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Mona Charen

Mona Charen

On the morning of April 28, 1986, an employee of the Forsmark nuclear power plant an hour north of Stockholm was returning from a restroom break when his shoes set off the radiation alarm. Soon klaxons were sounding everywhere. Technicians scoured the plant. No leak. After performing chemical and other analysis, they determined that the radiation wasn’t coming from Forsmark. It wasn’t even coming from Sweden. It was fallout from Chernobyl, 700 miles away.

The excellent HBO series “Chernobyl” offers an overdue glimpse into the leviathan of lies that was the Soviet system. Some have nitpicked that a composite character was created or that the trial scene at the end wasn’t historically accurate, but these exercises in poetic license don’t detract from the overall impact and are, in any case, openly acknowledged, not concealed.

Lies were the Soviet regime’s native tongue. From the annual “record” grain harvests to the Katyn Forest massacre and from the Gulag to Lysenkoism to the shooting down of KAL007 to the Holodomor, the system was a black hole from which truth could not escape.

When Sweden demanded an explanation of the radiation, the Soviets denied that anything was amiss. Days later, when other European governments were detecting fallout and when U.S. satellites had photographed Chernobyl’s smoldering roof, the official news agency grudgingly acknowledged that an accident had killed “two people” but that “the situation had now been stabilized and (is) under control.” A later (post-Soviet) Ukrainian parliamentary report described such reassurances as “disinformation” of “almost Mephistophelean proportions.” The reactor was open and spewing radioactivity. Scores were already dead, more were dying an agonizing death from acute radiation poisoning, and thousands were inhaling and eating and drinking the radioactive isotopes that would cause miscarriages, stillbirths, and thyroid and other cancers. As the Economist summarized, “Chernobyl led to thousands of deaths, including that of the Soviet Union.”

While party officials were bundling their families out of Ukraine, the people were kept in the dark. Doses of potassium iodide, if administered within 10 days, can protect against thyroid cancer. But there was no program to distribute the medicine. The Ukrainian surgeon general asked that people be warned to at least stay inside, wash their vegetables, avoid drinking milk and take other precautions, but the Central Committee demanded that May Day parades proceed as usual, along with outdoor weddings and bike races. On May 1 in Kiev, as invisible fallout rained down, children in shirtsleeves marched past reviewing stands that usually held Soviet officials. They stood empty.

The Soviets kept their eye on the ball — deceit. Phone lines were cut to Chernobyl to prevent unauthorized truth from escaping, while the official machinery of propaganda revved up. As Robert McConnell reported in National Review, a Soviet television “news” report showed a photo of the damaged reactor and explained: “As you can see for yourself there is no enormous destruction that some Western agencies are writing about, or no great fires, as there are no thousands of dead...” The air and water in Kiev were safe, the Soviet government said. For good measure, the TASS news agency added that the U.S. had experienced “2,300 nuclear accidents and breakdowns in 1979 alone.”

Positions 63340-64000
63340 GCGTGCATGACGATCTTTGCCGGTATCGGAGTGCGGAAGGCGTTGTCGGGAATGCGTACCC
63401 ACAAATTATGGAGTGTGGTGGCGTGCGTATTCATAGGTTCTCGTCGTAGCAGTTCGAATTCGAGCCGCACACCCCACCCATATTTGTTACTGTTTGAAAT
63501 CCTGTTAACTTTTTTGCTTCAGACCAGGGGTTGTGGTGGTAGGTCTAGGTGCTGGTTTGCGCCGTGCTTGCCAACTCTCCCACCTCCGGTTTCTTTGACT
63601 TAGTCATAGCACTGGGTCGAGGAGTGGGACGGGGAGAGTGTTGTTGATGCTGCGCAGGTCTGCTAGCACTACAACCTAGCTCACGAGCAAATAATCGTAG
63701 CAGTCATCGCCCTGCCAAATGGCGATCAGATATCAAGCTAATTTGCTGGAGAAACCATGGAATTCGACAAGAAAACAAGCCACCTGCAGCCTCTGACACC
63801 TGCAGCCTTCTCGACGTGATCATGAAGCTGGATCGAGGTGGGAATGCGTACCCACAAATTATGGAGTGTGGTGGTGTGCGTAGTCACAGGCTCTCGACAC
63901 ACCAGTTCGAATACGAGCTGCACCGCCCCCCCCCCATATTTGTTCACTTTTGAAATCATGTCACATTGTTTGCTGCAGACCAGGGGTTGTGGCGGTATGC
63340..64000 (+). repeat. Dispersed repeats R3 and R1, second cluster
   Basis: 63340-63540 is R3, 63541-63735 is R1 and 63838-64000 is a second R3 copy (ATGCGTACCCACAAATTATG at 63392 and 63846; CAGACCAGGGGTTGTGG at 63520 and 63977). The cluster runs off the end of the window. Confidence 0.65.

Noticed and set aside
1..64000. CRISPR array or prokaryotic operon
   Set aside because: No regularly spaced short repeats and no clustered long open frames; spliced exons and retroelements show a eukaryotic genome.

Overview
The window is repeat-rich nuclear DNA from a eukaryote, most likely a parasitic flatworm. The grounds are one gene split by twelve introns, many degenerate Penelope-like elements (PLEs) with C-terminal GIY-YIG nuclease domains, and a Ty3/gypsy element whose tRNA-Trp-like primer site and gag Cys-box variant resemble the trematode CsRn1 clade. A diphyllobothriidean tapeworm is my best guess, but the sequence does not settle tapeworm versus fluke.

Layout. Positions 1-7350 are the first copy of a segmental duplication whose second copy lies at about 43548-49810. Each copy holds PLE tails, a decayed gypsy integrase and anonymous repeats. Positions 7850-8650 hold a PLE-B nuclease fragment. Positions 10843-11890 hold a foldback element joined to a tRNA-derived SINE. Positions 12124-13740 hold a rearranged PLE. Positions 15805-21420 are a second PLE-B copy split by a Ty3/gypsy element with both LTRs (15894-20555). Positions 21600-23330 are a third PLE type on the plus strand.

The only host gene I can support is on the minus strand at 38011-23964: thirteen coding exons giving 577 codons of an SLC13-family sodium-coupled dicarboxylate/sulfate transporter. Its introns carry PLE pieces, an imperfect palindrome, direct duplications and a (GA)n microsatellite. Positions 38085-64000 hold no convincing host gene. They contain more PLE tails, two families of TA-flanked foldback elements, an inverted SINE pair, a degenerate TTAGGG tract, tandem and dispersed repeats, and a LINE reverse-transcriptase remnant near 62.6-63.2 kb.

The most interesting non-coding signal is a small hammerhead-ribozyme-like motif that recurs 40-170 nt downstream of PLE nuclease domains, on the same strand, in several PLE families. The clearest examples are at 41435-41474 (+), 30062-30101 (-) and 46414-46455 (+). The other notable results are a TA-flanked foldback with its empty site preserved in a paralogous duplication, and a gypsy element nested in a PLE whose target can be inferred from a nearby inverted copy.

While the world reeled from reports of a massive nuclear plume dropping poison whichever way the wind blew; while frantic but secret efforts were underway in Soviet Ukraine to staunch the flow; and while some 200,000 people had to flee their homes (leaving livestock and pets behind as the HBO series dramatizes in sad detail), the official statements from the Kremlin were as noxious as the site itself. Denouncing a “Poisoned Cloud of Anti-Sovietism,” Moscow News pointed the finger at a “premeditated and well-orchestrated campaign” to “cover up criminal acts of militarism by the USA and NATO against peace and security.”

The catastrophe was a direct result of official lies. The Chernobyl reactor, like others of Soviet design, lacked several key safety features — but operators were kept in ignorance.

It is hard to know just how many people were killed outright or suffered later cancers and other pathologies because of the accident. The Soviet state directed that only the most severe cases of radiation sickness be noted in patients’ records. Estimates of deaths vary from several thousand to hundreds of thousands. As tragic as they were, those deaths were a tiny fraction of the millions starved, shot and worked to death by the Soviet Union.

It was among the most soul-crushing of regimes in human history, and lies were at the core of its corruption. The Soviet Union is gone, but deceit lives on. The “Chernobyl” series is a timely reminder and a metaphor: Lying, when it becomes a way of life, is radioactive.

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Mona Charen is a Senior Fellow at the Ethics and Public Policy Center.

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